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The History of Hearing Aids

The History of Hearing Aids

Today’s hearing aids are far from those worn by your grandfather in the 1960s. And we are light years away from the hearing solutions we had in the early 20th century.

How did we go from cornets to sophisticated little devices?

In the 17th century: the sonotone

The horn was the first true hearing aid. It was invented in the 17th century and looked like what you imagine, a trumpet. But at the time, there is no amplification of sound or aesthetics, and the sound can not go beyond that to capture the sound and direct it to the ear.

The 19th century: Let’s replace the cone

In the 19th century, the auditory trumpet was redesigned. Now, the accessory was adorned with sophisticated engravings, color and moldings to make it more appealing and to forget about hearing loss.

The beautiful acoustic bands called Aurolese Phones were very popular. But there was also the Acoustic Fan, the Audiophone, the Dentaphone, the Acoustic Chairs and even the Beard Receptacle. All were designed to help the hearing impaired hear better – and, to a certain extent, to hide the device that helped them in this direction.

At that time, hearing loss was incorrectly associated with other disabilities, strongly stigmatizing the hearing impaired. This is why an auditory solution that is not very discreet, was an attractive option.

1898: Appearance of the electric hearing aid

In 1876, the phone is invented. You can also use an acoustic signal transmitted electrically in other areas. It took a few years, before the turn of the century, for the first electrical hearing device, the Akouphone, to be invented in 1898. The sound could then be transmitted using an electric current.

The Akouphone consisted of a separate microphone, headphones and a large, bulky battery that lasted only a few hours. Unfortunately, this made it very difficult to use. The device was also expensive, so that only a few people could afford an Akouphone.

The 1900s: Electronic hearing aids become smaller (but still inconvenient)

At the beginning of the 20th century, hearing aids were reduced in size. Nevertheless, you had to wear the amplifier and batteries around your neck. The microphone was held by hand. So anyone who spoke to you could speak directly into the microphone – much like a reporter would use a microphone today.
At this point, the size of the microphone is correlated to the person’s hearing loss. So, if your hearing loss is deep, you have to carry a very large microphone.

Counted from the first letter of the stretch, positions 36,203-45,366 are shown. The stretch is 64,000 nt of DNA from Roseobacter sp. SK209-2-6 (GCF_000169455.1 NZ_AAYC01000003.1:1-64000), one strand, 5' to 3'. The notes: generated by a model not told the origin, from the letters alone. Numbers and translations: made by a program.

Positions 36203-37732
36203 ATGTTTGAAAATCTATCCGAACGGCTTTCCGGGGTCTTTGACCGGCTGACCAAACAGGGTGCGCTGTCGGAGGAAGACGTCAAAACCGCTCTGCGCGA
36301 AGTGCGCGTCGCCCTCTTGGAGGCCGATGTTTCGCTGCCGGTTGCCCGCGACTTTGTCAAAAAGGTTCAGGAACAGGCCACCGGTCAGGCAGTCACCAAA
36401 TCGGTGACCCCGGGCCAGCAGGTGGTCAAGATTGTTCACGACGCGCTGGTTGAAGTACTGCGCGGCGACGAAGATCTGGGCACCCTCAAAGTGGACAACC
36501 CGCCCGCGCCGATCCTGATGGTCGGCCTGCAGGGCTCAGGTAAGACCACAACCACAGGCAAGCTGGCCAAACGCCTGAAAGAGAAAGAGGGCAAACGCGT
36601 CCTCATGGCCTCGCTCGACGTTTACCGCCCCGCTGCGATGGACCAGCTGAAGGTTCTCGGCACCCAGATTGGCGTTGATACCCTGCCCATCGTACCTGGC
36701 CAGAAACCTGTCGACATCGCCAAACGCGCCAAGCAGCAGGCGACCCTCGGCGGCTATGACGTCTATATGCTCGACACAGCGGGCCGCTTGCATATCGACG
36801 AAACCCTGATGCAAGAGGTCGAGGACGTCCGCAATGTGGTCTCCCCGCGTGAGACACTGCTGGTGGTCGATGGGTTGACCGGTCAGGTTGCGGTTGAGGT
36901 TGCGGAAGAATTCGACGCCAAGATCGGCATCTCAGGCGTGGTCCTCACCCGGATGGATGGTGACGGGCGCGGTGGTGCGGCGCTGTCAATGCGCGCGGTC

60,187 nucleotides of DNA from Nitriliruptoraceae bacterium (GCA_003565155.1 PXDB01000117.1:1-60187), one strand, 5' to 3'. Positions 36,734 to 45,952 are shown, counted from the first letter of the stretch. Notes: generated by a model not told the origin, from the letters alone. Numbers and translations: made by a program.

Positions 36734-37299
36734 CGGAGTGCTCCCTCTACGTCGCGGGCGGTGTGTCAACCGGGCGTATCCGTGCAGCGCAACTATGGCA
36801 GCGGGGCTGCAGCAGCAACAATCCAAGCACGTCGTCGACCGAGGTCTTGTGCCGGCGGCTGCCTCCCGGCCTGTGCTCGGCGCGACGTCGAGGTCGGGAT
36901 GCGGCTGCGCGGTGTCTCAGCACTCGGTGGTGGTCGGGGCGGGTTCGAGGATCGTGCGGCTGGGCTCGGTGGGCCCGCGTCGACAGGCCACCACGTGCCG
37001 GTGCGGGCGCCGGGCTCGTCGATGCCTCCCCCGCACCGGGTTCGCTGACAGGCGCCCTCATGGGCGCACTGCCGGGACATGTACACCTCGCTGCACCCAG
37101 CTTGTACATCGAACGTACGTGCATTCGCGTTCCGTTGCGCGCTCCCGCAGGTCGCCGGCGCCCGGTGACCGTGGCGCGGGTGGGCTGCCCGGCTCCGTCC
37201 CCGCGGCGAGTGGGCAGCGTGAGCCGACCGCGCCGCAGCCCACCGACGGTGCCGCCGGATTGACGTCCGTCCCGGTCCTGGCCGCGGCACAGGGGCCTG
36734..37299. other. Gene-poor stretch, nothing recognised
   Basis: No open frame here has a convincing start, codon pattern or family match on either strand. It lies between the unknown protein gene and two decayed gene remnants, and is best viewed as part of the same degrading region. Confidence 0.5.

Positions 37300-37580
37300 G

The 1950s: Transistor Radio Reduces the Size of Hearing Aids, Making It Easier to Transport

The next revolution in the field of hearing aids took place in the mid-twentieth century, shortly after the invention of the transistor radio; this quickly made it possible to wear hearing aids above or behind the ear which makes them more convenient. Already at that time hearing aids resembled today’s solutions. And, from the 1970s, you could even get hearing aids in-ear.

The 90s: Hearing aids become digital (and always smaller)

Until the 1980s, hearing aids used analog technology. But then we switched to digital solutions and hearing aids could now convert an analog signal, process it digitally, and send an analog signal to the user’s ear.

The digitization of hearing aids has made a huge difference for the hearing impaired. The small computer programmable inside the hearing aid could amplify very precisely millions of different sound signals and considerably improve the quality of the sound emitted by the hearing aid.

Nowadays: Complete connectivity in a discreet design

In the 21st century, hearing aids are smarter than ever and many of them can also connect to the Internet.

This means that they can use the Internet to communicate with your smartphone, phone or TV, allowing you to listen to music, take calls and hear television directly in your hearing aid, sometimes at home. using a listening aid.

Some hearing aids are so smart that they can predict how you want to hear in a given situation, depending on your previous settings. And with the Internet of Things (IoT), your connected hearing aids can even communicate with your coffee machine or your home’s lighting.

Even though hearing aids are very small and unobtrusive, today’s solutions are extremely powerful small computers. They automatically process sound information to provide you with the best sound wherever you are, adapting to the environment as you move. They know when you want to hear speech or not depending on the location. Some hearing aids even allow you to further personalize your hearing with the apps on your phone.

Hearing devices have evolved greatly from the cornet. From simple sound recording in the 17th century, hearing aids today can perform millions of calculations to provide the best listening experience to the wearer. This is a significant difference for the hearing impaired and comes in many styles, colors and sizes. There are many options that will meet your needs.

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